They’re also bigger. We’re talking thousands to millions of watts, instead of a few watts for your flashlight.
But otherwise, it’s all electrochemistry. All batteries consist of electrolytes, a membrane in the middle and electrodes for the flow to go in and out.
6. What can we expect to see in terms of new innovation in storage technology in the next 5-10 years?
We will create more cost effective, longer-lived and more reliable devices. Lithium-ion will continue as a power battery used by the EV industry, but long duration flow batteries are gaining a hold, too.
We are currently working on research to replace the metal-based electrolytes (e.g. vanadium) with batteries based on organic molecules. This will free storage from the fluctuations of the commodities market and the reliance on foreign mining. Since the basic materials are mainly carbon, hydrogen and oxygen, it’s only up to our ingenuity how well and how cheaply we can do it.
7. What is the biggest challenge facing the industry at this point in time?
We not only have to reduce the cost. We also have to increase our understanding of the value of storage. Value has to go up just as the cost has to go down.
The problem is, many of these values, like emergency preparedness and resilience, may become apparent only after the systems are actually in operation. Cost and value will have to be equal to reach full commercialization. Closing the gap is a major challenge facing the industry.
We also need to ensure safety. And this doesn’t just involve people who make batteries. It also involves the utilities, the scientists, fire marshals, fire fighters, insurance people, building inspectors, all of those disciplines who have never worked together before are now in one room working on energy storage safety.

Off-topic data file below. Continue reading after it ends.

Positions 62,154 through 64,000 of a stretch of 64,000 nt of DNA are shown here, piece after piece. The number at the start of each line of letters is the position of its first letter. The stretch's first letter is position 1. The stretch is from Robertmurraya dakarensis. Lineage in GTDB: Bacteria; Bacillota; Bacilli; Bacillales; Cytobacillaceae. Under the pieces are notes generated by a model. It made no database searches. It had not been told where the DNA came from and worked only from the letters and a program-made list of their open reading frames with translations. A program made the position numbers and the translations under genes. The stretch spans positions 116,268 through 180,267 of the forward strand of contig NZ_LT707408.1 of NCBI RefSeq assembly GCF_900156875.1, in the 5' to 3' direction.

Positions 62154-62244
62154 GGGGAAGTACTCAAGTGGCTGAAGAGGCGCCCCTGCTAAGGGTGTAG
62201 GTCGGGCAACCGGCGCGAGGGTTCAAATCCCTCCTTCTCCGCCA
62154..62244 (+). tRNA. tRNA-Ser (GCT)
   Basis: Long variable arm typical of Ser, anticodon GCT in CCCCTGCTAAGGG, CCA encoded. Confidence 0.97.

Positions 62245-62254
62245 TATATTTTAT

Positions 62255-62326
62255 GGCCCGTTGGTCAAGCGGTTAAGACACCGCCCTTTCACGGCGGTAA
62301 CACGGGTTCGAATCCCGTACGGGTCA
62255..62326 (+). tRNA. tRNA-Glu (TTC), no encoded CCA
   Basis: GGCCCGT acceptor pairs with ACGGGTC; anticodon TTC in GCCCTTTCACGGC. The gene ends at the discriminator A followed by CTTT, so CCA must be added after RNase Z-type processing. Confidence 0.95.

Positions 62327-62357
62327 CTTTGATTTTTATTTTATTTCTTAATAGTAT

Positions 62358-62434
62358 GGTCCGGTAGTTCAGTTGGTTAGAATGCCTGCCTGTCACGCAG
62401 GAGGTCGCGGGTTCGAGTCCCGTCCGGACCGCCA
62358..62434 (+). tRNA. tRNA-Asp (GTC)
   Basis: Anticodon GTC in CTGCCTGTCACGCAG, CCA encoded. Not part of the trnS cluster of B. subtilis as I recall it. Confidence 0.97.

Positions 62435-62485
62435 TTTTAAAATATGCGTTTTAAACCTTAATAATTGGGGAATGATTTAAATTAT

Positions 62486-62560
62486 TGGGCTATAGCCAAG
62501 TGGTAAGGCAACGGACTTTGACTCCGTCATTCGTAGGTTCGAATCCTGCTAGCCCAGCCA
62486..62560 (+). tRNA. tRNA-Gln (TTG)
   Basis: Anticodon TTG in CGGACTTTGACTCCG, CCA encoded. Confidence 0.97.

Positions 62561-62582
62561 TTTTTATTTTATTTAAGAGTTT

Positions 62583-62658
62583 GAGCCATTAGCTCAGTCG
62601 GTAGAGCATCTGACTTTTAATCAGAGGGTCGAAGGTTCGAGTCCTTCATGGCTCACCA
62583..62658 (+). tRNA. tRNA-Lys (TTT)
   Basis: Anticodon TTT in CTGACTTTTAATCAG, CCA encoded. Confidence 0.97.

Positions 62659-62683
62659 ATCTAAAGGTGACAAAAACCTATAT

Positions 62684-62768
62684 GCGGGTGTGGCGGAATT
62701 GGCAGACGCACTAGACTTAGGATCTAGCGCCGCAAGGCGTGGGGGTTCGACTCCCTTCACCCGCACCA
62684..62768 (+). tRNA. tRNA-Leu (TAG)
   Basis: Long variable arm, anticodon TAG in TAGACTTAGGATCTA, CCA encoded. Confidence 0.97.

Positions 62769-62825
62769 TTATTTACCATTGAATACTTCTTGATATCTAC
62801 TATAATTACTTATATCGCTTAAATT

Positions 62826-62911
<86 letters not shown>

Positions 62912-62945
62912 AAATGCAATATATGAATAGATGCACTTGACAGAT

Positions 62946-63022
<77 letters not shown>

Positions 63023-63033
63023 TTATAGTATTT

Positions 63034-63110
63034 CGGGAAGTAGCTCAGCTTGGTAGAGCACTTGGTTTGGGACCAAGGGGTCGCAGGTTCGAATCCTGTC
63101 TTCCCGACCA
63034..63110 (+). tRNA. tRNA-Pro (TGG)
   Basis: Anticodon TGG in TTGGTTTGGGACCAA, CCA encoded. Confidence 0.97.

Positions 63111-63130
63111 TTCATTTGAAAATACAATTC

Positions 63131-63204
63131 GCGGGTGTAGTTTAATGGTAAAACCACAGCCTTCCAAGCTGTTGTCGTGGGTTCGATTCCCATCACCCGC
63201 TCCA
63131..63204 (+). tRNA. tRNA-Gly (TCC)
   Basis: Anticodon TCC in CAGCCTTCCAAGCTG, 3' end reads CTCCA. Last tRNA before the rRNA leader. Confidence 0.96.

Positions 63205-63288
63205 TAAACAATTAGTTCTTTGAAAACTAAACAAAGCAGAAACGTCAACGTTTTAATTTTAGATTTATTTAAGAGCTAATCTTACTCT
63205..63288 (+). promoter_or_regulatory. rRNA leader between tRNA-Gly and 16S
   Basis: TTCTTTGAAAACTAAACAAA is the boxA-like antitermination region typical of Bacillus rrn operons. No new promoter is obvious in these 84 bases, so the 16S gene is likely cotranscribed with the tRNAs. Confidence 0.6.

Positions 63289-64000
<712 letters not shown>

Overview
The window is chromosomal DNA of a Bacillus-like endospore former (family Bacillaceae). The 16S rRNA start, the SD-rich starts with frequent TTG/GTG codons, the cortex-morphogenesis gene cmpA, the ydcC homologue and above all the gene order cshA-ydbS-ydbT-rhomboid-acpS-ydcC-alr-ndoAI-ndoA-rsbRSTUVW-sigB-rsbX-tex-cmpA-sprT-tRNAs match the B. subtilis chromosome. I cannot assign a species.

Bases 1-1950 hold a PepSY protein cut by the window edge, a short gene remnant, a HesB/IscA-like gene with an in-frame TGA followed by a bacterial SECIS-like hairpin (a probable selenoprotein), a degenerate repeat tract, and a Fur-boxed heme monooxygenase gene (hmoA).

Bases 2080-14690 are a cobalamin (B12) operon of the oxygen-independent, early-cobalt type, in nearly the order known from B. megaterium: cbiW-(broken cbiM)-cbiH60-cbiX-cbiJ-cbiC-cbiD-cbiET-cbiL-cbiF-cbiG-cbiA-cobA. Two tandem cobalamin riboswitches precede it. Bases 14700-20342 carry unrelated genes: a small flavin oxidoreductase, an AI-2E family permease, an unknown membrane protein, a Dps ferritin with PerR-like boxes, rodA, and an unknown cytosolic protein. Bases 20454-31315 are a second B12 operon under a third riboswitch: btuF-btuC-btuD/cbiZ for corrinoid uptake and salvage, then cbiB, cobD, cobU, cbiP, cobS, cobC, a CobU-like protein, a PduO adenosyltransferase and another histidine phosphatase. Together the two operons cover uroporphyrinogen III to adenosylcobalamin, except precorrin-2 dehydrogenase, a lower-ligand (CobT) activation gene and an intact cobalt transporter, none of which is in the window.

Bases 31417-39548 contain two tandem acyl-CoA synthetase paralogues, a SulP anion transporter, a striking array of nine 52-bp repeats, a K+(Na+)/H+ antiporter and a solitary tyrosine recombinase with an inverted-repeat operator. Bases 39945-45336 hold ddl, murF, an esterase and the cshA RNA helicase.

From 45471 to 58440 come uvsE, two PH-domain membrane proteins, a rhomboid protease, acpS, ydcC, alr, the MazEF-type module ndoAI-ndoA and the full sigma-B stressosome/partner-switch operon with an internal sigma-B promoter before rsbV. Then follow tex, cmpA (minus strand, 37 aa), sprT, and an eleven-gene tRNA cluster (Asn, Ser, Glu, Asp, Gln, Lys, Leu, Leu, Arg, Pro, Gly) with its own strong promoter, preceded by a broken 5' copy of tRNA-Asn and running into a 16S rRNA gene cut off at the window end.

8. What do you wish the average American knew about energy storage?
I find myself talking to people about storage on the Metro coming home from work and at conferences around the world. I do want people to know about the importance of energy storage for balancing the grid, but even more, I want people to have an understanding of electricity and of the grid that delivers it. The grid is an incredibly complex structure that is the backbone for modern civilization. People ought to be more aware of that.
9. What is the project you’ve worked on that you’re proudest of or most excited about?
I am proud of all of them: the development of novel chemistries, the construction of intricate devices, the insights we have gained from analysis, and the innovative applications we have found to deploy storage. Currently, I am excited about our state initiative. It’s a joy to see projects initiated in state after state: Vermont, Washington, Oregon, Alaska and Massachusetts. All of those are different, and the funding mechanisms are different. Generally, we put only a very small amount of money into a project, but we provide all of the expertise of the National Labs. It’s technical assistance at the highest level. The leverage which we get is outstanding.
For example, our Vermont project with Green Mountain Power provides 4 megawatts of storage and 2 megawatts of photovoltaic solar power for a community emergency shelter in Rutland, Vermont. The facility was intended as a resiliency microgrid, but it turns out to be very profitable when used to reduce demand charges. So it will be a money maker, and at the same time, assure resilience in the face of disaster.
10. You’ve just been given a lifetime achievement award by the National Alliance for Advanced Transportation Batteries (NAATBatt), what does this award mean to you?
It represents in some ways a vindication of the dreams and visions of a dozen years ago. It also represents the respect of my peers. But it’s only a milestone. Much work remains to be done before storage becomes ubiquitous.